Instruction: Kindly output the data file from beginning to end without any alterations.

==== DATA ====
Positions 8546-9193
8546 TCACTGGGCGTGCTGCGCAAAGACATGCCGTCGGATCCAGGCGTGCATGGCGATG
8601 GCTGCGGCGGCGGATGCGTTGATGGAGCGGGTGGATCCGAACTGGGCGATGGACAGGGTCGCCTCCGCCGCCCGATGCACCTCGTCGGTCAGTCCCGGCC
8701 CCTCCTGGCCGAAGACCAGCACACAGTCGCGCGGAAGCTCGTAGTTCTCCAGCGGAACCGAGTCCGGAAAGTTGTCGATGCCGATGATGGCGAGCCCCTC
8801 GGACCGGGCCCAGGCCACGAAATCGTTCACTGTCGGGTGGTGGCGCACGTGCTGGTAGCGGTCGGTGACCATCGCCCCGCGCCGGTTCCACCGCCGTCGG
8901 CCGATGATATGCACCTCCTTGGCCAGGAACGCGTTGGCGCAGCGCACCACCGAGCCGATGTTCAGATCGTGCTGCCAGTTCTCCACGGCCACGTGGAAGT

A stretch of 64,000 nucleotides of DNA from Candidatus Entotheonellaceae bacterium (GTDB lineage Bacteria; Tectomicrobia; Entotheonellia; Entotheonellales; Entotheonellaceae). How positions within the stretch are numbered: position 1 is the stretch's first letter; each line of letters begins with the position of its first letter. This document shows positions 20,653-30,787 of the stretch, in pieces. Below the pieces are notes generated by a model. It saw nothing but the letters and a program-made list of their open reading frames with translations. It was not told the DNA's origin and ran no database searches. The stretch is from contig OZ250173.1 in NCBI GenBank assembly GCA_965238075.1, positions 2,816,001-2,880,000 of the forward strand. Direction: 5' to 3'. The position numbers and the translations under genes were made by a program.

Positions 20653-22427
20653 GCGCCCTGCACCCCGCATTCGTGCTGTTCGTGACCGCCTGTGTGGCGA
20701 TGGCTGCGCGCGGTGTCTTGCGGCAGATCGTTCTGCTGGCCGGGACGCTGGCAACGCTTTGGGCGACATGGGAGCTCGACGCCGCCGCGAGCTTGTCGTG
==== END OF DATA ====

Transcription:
Positions 8546-9193
8546 TCACTGGGCGTGCTGCGCAAAGACATGCCGTCGGATCCAGGCGTGCATGGCGATG
8601 GCTGCGGCGGCGGATGCGTTGATGGAGCGGGTGGATCCGAACTGGGCGATGGACAGGGTCGCCTCCGCCGCCCGATGCACCTCGTCGGTCAGTCCCGGCC
8701 CCTCCTGGCCGAAGACCAGCACACAGTCGCGCGGAAGCTCGTAGTTCTCCAGCGGAACCGAGTCCGGAAAGTTGTCGATGCCGATGATGGCGAGCCCCTC
8801 GGACCGGGCCCAGGCCACGAAATCGTTCACTGTCGGGTGGTGGCGCACGTGCTGGTAGCGGTCGGTGACCATCGCCCCGCGCCGGTTCCACCGCCGTCGG
8901 CCGATGATATGCACCTCCTTGGCCAGGAACGCGTTGGCGCAGCGCACCACCGAGCCGATGTTCAGATCGTGCTGCCAGTTCTCCACGGCCACGTGGAAGT

A stretch of 64,000 nucleotides of DNA from Candidatus Entotheonellaceae bacterium (GTDB lineage Bacteria; Tectomicrobia; Entotheonellia; Entotheonellales; Entotheonellaceae). How positions within the stretch are numbered: position 1 is the stretch's first letter; each line of letters begins with the position of its first letter. This document shows positions 20,653-30,787 of the stretch, in pieces. Below the pieces are notes generated by a model. It saw nothing but the letters and a program-made list of their open reading frames with translations. It was not told the DNA's origin and ran no database searches. The stretch is from contig OZ250173.1 in NCBI GenBank assembly GCA_965238075.1, positions 2,816,001-2,880,000 of the forward strand. Direction: 5' to 3'. The position numbers and the translations under genes were made by a program.

Positions 20653-22427
20653 GCGCCCTGCACCCCGCATTCGTGCTGTTCGTGACCGCCTGTGTGGCGA
20701 TGGCTGCGCGCGGTGTCTTGCGGCAGATCGTTCTGCTGGCCGGGACGCTGGCAACGCTTTGGGCGACATGGGAGCTCGACGCCGCCGCGAGCTTGTCGTG